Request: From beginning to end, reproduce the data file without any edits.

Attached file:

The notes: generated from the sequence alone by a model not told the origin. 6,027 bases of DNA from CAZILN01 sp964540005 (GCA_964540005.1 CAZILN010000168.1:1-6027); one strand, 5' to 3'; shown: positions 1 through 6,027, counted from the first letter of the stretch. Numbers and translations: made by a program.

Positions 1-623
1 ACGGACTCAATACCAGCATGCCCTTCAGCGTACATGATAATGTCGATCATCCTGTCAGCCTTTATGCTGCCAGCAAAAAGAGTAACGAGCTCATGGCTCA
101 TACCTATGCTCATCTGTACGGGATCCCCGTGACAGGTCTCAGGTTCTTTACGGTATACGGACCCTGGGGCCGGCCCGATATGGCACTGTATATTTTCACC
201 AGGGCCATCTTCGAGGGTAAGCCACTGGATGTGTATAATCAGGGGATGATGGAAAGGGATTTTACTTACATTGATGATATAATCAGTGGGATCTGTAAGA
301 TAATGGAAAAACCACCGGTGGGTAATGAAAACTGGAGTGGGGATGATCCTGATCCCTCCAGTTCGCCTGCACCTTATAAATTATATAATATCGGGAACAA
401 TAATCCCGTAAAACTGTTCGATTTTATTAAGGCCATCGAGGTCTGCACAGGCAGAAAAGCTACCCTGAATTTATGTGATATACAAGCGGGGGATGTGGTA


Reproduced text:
The notes: generated from the sequence alone by a model not told the origin. 6,027 bases of DNA from CAZILN01 sp964540005 (GCA_964540005.1 CAZILN010000168.1:1-6027); one strand, 5' to 3'; shown: positions 1 through 6,027, counted from the first letter of the stretch. Numbers and translations: made by a program.

Positions 1-623
1 ACGGACTCAATACCAGCATGCCCTTCAGCGTACATGATAATGTCGATCATCCTGTCAGCCTTTATGCTGCCAGCAAAAAGAGTAACGAGCTCATGGCTCA
101 TACCTATGCTCATCTGTACGGGATCCCCGTGACAGGTCTCAGGTTCTTTACGGTATACGGACCCTGGGGCCGGCCCGATATGGCACTGTATATTTTCACC
201 AGGGCCATCTTCGAGGGTAAGCCACTGGATGTGTATAATCAGGGGATGATGGAAAGGGATTTTACTTACATTGATGATATAATCAGTGGGATCTGTAAGA
301 TAATGGAAAAACCACCGGTGGGTAATGAAAACTGGAGTGGGGATGATCCTGATCCCTCCAGTTCGCCTGCACCTTATAAATTATATAATATCGGGAACAA
401 TAATCCCGTAAAACTGTTCGATTTTATTAAGGCCATCGAGGTCTGCACAGGCAGAAAAGCTACCCTGAATTTATGTGATATACAAGCGGGGGATGTGGTA